Last time we talked about three different approaches to detecting traps in a gaming scenario. The Bull in the China Shop, Analysis Paralysis, and the Middle Ground. You can read that post here

In this post, I want to talk a bit more about game mechanics and how traps are handled in Mazes & Perils vs. some of the newer editions of D&D.

With some recent writing, I had to figure out how to have the PCs get past a trapped area. Vince told me:

“To disarm the trap will require a successful attempt of the Find/Disable Traps skill. A character can attempt to search for and disable traps as many times as they want, but each failure causes the next attempt to be at a -1% disadvantage.”

Let’s say you have a 2nd level Thief in Mazes & Perils. They have a 20% chance of finding it and disabling it.

If the PCs have arrived at the trap and there is no chance of some other event occurring, such as a group of guards hearing them tampering with the trap or a monster lurking around the corner that may hear them and pounce, they can sit there for a while and try to find the trap. But there’s a good chance that if they fail to find the trap, they will set it off.

So let’s say the thief arrives in the area, senses that something is off, and starts looking for the trap. In this case, it’s a simple hidden pressure plate. A close inspection of the area might reveal it, so I ask the player what they are looking for specifically and I get a laundry list like:

  • an area of the floor that has a different texture than the area around it
  • a change in height, such as a small raised area or lowered area
  • a small gap that hints at a trap door or button

These are all great ideas, so I automatically bump up the chance that the thief is going to find it. I double his chances. So he rolls a percentile dice and gets a 35. The player is disappointed because he knows he rolled over the 20% chance his character had of detecting anything, but I tell him that he found it because he knew what he was looking for. In this case, it’s a smooth area directly in front of a door and the rest of the floor is rough hewn stone.

But then I’ll have him roll a second time to see if he can disable it. Again, I ask how the thief is going to attempt to disable the trap. We start a bit of a dialogue:

  • “Is there any kind of gap between the smooth area and the surrounding floor?”
  • “No gap you can find. You are impressed with the construction.”
  • “How wide is the smooth area?”
  • “Roughly 2 feet square directly in front of the door.”
  • “I will take the fighter’s tower shield and gently lay it across the area so that we can step carefully over it and try not to depress it.”

Again, this is a great idea, so I secretly double the chances that he can make the roll. He rolls again and gets a 45. Unfortunately that’s not a good enough roll to beat the target I set, so I just mutter under my breath and say “OK, so who is going to step up to open the door?”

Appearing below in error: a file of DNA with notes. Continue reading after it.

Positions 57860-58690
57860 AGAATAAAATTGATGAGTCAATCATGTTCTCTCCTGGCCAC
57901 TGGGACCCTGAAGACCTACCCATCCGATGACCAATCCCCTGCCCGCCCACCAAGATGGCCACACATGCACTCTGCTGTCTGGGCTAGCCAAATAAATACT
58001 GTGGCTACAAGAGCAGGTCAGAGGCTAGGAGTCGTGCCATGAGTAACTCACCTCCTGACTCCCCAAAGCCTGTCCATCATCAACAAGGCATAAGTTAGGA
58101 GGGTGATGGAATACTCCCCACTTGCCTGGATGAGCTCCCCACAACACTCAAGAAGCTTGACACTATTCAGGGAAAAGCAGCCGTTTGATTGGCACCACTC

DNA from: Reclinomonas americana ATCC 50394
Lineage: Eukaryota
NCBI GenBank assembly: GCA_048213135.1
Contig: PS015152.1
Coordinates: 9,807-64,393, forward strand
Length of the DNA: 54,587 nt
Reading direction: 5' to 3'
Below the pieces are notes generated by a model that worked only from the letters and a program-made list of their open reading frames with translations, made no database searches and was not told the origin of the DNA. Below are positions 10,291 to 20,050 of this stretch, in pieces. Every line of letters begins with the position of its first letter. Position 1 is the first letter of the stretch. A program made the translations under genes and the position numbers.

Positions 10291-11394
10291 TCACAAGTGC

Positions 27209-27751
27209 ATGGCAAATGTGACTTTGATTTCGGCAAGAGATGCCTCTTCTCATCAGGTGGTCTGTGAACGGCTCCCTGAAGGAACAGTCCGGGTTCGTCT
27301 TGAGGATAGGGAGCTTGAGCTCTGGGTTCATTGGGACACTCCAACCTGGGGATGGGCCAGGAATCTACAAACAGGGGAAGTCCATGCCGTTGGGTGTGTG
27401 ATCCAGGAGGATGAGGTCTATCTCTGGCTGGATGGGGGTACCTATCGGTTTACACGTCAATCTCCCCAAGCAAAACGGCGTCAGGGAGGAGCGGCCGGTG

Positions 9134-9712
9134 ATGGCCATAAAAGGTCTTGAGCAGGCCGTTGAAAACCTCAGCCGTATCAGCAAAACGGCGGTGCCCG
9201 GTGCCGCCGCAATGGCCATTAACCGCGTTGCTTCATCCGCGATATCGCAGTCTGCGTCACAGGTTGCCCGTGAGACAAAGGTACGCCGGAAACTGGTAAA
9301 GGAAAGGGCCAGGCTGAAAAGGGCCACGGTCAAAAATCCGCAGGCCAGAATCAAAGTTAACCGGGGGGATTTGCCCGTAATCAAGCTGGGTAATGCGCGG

The fighter is going to be the one to open the door, so he steps on his shield. “The shield buckles under the fighter’s weight and you hear the distinct *click* as the pressure plate depresses beneath him…” And then we resolve any damage or resulting problems that happen when the trap is triggered.

This to me is much better than simply rolling to say “yay or nay” to a skill roll, don’t you think? But it involves a bit more work on both the case of the GM and the player.

Would you handle it differently?


  1. Paul

    I don’t understand why people think that just because there’s a DC given that everything is just a “I check for traps and roll a 15”. I’ve never handled it that way, just like I don’t let my combat just be “I rolled a 15, I hit and I do 4 damage”. Like everything else, you get back what you put into it. It’s nice having a Spot check DC so after the player has followed the clues and focused on where the trap is, we can remove any arbitrary issues as to whether or not he has roleplayed his character enough to say the he found the trap. Still, I have never allowed a player to just say – “I search the room and I roll X”. There has to be roleplaying.

    • MoebiusAdventures

      @Paul – I’m not disagreeing. As I’ve pointed out in other posts though, I’ve grown complacent (re: lazy) as a roleplayer in recent years, relying on die rolls more than role-playing. So I’m trying to inject more of that Q&A/interaction at the game table again. It was not a sudden change but a gradual slide into oblivion and this was a good wake-up call.

      Without the roleplaying at the table, you might as well be playing a computer RPG – which is fun, but not the same.

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